We are praying the deficiency is the cause. If so, we will be referred to a Geneticist and Deacon will be given something either to help him absorb the B12, or injections of the vitamin itself. This could mean that his struggles with Infantile Spasms may disappear!

I am trying not to get overly excited because I know that the results could come back with no metabolic connection or that this could mean a whole other set of issues. But I am hopeful that this could be the answers to our prayers.

Wednesday, March 16, 2011

ECI Update

While we wait for Deacon's 24 hour EEG (scheduled April 4th), we are definitely utilizing his Early Childhood Intervention services! The picture above shows some of the goodies they have given us for Deacon to use. The item around his neck is called a chewy tube and is basically a baby chew toy to keep him from gnawing on his clothes while he is teething. On his hands are thumb splints. One of the things we have learned is that many children with neurological issues have a habit of tucking their thumbs inside their fists, which interferes with fine motor skills like pinching and grasping items. The splints keep him from tucking his thumbs in, but allow him to hold stuff. He is supposed to wear these at least 8 hours a day, but he actually likes them (he must think they are another item to chew on, and with 2 new teeth arriving this week they have come in handy). We have already seen improvement in him holding cookies and his bottle.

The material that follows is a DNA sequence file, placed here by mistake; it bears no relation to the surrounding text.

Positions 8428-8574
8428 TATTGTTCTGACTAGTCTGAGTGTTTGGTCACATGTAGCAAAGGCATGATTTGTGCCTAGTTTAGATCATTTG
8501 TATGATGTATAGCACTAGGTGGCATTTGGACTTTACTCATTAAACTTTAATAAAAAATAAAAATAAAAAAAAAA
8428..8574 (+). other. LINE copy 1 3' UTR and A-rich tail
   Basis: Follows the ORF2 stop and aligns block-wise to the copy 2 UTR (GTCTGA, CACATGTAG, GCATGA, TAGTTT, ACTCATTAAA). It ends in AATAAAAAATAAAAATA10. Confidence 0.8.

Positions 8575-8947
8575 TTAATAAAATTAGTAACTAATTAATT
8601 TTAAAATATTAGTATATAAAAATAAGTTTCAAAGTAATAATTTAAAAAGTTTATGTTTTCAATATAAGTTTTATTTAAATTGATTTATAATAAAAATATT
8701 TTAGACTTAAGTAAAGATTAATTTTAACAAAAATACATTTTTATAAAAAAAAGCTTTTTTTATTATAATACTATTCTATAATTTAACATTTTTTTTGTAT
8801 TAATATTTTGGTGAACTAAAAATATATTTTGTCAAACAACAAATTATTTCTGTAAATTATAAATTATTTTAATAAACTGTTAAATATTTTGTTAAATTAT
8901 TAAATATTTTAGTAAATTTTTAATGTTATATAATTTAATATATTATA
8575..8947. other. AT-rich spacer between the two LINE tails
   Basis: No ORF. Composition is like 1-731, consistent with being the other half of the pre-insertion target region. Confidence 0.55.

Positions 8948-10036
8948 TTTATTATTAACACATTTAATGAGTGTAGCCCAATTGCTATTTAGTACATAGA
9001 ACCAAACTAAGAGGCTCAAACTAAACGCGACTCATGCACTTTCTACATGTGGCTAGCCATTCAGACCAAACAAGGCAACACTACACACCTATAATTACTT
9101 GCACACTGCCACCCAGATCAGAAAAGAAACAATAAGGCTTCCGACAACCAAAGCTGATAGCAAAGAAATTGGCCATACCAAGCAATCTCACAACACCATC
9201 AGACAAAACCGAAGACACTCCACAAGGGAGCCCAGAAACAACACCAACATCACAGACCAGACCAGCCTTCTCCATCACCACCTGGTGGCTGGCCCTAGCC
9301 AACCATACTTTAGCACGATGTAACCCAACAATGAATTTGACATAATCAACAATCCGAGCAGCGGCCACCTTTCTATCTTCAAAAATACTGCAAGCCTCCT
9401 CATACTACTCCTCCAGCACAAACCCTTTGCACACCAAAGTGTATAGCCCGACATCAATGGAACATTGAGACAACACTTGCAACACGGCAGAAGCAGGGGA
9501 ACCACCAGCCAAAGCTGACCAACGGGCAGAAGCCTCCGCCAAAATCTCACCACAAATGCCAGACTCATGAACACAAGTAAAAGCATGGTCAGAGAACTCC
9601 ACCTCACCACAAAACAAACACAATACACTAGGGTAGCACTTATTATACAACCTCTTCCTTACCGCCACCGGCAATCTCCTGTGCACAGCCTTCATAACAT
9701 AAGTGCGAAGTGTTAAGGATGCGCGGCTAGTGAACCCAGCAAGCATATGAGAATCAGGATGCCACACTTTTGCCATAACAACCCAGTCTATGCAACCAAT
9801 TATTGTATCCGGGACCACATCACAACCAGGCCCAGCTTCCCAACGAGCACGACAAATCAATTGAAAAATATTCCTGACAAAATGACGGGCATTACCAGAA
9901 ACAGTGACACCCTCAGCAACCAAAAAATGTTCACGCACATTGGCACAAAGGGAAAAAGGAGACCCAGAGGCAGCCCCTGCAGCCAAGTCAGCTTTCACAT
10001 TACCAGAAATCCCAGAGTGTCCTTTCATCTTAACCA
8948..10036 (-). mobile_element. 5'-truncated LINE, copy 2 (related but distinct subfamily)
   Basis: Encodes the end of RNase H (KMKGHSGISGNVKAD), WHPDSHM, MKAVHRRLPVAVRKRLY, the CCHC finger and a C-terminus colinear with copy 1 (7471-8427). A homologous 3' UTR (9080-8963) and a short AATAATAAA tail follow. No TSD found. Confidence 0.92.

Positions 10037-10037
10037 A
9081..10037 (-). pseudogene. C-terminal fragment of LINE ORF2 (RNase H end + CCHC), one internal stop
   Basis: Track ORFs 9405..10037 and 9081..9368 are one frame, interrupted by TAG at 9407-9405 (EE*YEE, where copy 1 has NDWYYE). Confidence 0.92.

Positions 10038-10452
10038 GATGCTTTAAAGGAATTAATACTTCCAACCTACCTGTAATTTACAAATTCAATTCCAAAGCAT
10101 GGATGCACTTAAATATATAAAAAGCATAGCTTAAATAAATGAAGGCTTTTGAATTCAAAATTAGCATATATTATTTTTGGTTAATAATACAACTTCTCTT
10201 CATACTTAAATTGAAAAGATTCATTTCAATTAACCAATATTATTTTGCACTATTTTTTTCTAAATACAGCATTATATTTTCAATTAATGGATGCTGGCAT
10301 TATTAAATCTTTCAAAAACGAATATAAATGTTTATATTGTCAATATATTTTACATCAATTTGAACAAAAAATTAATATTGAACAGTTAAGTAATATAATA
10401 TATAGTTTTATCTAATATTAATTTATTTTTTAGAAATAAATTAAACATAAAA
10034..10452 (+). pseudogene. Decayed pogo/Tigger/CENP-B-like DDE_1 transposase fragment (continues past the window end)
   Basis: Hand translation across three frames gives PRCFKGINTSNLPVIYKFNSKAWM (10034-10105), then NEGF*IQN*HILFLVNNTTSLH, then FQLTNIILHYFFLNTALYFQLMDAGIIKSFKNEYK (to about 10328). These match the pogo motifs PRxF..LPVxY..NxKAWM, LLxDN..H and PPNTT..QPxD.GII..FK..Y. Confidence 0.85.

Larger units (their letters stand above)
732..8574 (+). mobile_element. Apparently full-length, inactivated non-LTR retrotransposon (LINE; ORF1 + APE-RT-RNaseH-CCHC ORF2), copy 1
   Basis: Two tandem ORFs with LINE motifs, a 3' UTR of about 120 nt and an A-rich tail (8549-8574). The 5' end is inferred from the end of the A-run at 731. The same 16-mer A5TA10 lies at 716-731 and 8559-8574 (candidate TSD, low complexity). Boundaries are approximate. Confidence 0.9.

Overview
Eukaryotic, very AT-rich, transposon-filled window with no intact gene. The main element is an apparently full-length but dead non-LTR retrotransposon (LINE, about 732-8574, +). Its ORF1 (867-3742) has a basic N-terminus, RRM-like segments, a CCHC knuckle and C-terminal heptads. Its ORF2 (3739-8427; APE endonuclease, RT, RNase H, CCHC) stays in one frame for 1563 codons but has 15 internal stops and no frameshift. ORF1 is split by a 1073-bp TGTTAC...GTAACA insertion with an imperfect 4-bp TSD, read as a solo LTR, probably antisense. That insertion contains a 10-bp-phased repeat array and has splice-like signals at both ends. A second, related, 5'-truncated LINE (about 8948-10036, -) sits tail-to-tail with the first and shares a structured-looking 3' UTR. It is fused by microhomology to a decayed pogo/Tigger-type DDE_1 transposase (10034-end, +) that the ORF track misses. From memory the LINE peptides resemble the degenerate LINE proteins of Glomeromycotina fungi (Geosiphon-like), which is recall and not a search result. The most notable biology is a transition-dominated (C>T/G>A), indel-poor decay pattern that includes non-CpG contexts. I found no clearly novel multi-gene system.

Deacon's newest service, Vision, is provided by our school district, but they keep in close contact with ECI. We were given district enrollment paperwork and it feels so strange to be filling it out for our 1 year old, instead of our 5 year old!

I have heard fabulous things about his VI teacher, who services some children at Deacon's daycare, including the directors grandson. She already knew who Deacon was, and has peeked in on him a couple of times before he was officially added to her caseload. Last week she did her formal observation and sent me an email about her first impressions:

Wanted to let you know that I worked with Mr. Deacon this morning. First of all, he is so precious! I worked with him in the "barn" and noticed some great things. I will, of course, write up a report that I will send to you, but wanted to give you some quick things that I noticed. First, I noticed that peripheral vision on left side seems somewhat delayed which could account for the bumps on the head most often on that side. [It amazes me that she said the same thing the neurologist told us about the spasms happening in the right side of the occipital lobe, where left vision is effected.]

Next, he appeared to be most interested in toys with lights when the overhead lights were off. In this unfamiliar environment of "the barn" he was not quite as willing to walk around like in his familiar classroom. That's okay and can work towards his benefit. Since he's not sure of new environments, this behavior will keep him safe....that smart boy has figured that out.

Also, I noticed a sudden "drop down" where he was standing and got on almost all fours in a very quick motion. I don't feel like this is balance, but him trying to figure out where he is in space and feeling most comfortable with this constant contact (think of being on a cliff and looking over, you would drop to all fours to keep a better sense of where you are...I'll explain this one in person).